Glycemic Index

Achieving long, lean muscles means choosing the right foods to give energy while also burning fat.   Using the Glycemic Index (GI) can help make these choices. The GI is a numerical index used to describe how a carbohydrate is metabolised and its effect on blood glucose, insulin levels, and fat metabolism. The lower the GI score the better.  Examples of healthy low GI foods are fruits, vegetables, whole grains, quinoa, oatmeal, beans, nuts, seeds, soy, milk, and yogurt.   In order to oxidise fat, the body needs some carbohydrate in the system.  Consuming low-GI carbs before exercise results in increased fat oxidation (fat burning) during exercise5 , and participants reported feeling fuller and more satisfied in a LGI trial.  High GI foods have been shown to contribute to overeating long-term in part because they affect areas of the brain that are responsible for reward, cravings, and hunger2.  Carbohydrate is the preferred source of fuel for any athletic activity.  It is a myth that carbs in general increase body fat.  Smart food choices help lower body fat and increase athletic performance.

Emily Cook Harrison MS, RD, LD 
Emily is a registered dietitian and holds both a bachelor’s and master’s degree in nutrition from Georgia State University. Her master’s thesis research was on elite level ballet dancers and nutrition and she has experience providing nutrition services for weight management, sports nutrition, disordered eating, disease prevention, and food allergies. Emily was a professional dancer for eleven years with the Atlanta Ballet and several other companies. She is a dance educator and the mother of two young children. She now runs the Centre for Dance Nutrition and Healthy Lifestyles. She can be reached at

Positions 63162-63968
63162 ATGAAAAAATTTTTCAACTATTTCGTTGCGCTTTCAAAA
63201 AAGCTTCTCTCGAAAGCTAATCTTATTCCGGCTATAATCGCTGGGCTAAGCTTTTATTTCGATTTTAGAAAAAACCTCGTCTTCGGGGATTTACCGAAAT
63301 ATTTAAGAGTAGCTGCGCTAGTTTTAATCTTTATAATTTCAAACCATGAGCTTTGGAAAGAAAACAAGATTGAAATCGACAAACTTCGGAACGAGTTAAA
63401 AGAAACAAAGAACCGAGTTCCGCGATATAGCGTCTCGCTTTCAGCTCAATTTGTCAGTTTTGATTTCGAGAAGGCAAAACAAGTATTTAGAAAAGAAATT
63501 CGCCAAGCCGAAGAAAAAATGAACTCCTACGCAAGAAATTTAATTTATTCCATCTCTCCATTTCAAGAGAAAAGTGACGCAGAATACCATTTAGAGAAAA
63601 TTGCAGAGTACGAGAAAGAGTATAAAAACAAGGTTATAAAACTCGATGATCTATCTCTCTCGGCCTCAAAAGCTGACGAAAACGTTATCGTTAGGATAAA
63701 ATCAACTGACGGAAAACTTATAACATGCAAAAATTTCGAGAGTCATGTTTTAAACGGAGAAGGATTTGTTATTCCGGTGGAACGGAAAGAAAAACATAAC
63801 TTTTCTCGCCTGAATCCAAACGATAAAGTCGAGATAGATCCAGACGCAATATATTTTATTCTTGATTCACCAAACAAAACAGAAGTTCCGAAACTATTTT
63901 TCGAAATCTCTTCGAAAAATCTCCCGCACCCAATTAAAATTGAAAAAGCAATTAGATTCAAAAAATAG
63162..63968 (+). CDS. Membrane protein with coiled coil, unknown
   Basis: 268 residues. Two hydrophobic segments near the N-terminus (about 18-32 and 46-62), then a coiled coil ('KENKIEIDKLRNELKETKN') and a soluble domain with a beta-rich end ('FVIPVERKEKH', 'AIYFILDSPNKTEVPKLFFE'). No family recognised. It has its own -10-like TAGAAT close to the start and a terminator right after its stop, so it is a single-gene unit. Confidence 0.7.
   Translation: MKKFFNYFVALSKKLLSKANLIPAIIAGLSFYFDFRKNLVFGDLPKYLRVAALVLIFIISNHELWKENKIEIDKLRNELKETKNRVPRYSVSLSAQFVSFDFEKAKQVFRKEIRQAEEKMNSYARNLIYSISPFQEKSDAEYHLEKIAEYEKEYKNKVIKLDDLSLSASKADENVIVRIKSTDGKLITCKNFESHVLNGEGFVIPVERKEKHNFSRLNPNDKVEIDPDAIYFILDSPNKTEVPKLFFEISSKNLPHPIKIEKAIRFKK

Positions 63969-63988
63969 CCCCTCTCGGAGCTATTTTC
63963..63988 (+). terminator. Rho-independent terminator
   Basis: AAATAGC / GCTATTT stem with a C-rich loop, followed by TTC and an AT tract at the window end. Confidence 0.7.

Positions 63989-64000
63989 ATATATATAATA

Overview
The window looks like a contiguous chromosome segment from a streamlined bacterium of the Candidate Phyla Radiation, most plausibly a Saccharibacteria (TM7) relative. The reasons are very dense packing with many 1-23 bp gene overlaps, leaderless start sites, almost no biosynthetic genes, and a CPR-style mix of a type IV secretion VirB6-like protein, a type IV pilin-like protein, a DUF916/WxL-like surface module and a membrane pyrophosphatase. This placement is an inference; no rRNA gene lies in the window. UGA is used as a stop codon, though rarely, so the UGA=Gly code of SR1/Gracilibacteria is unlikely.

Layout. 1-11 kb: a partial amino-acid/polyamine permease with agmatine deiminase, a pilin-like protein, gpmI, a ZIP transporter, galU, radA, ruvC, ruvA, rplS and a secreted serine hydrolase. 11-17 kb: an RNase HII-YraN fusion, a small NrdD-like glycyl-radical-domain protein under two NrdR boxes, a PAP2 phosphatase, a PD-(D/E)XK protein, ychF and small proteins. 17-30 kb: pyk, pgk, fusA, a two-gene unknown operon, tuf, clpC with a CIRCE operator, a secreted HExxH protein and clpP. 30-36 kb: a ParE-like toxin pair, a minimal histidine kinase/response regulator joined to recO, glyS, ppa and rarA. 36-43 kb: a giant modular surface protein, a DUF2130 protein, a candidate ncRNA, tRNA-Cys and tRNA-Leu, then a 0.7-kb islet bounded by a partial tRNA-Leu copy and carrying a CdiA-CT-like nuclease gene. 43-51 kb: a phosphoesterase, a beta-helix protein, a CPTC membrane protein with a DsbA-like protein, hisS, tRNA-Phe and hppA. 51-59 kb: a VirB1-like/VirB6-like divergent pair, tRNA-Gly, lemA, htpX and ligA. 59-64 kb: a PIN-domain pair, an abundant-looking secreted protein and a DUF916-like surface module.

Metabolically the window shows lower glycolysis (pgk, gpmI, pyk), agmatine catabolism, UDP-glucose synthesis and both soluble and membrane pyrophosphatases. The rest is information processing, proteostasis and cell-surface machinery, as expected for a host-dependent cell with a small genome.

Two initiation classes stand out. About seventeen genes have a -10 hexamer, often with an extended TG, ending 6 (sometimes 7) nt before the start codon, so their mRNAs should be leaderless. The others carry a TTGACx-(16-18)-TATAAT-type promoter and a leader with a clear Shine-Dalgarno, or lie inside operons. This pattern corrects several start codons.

1. Goff LM, Bell JD, So PW, Dornhorst A, Frost GS. Veganism and its relationship with insulin resistance and intramyocellular lipid. Eur J Clin Nutr. 2005;59(2):291-298.
2. Vergnaud AC, Norat T, Romaguera D, et al. Meat consumption and prospective weight change in participants of the EPIC-PANACEA study. Am J Clin Nutr. 2010.  doi: 10.3945/ajcn.2009.28713.
3. Spencer EA, Appleby PN, Davey GK, Key TJ. Diet and body mass index in 38000 EPIC-Oxford meat-eaters, fish-eaters, vegetarians and vegans.  Int J Obes Relat Metab Disord. 2003 Jun;27(6):728-34.
4. Lennerz BS, Alsop DC, Holsen LM, et al. Effects of dietary glycemic index on brain regions related to reward and craving in men. Am J Clin Nutr. 2013;98:641-647.
5. E J Stevenson, NM Astbury, EJ Simpson, MA. Taylor,  IA Macdonald. Fat Oxidation during Exercise and Satiety during Recovery Are Increased following a Low-Glycemic Index Breakfast in Sedentary Women. J. Nutr. May 2009 139: 890-897

Photo(top): Kalani Hilliker. Photo by Chris Rielly.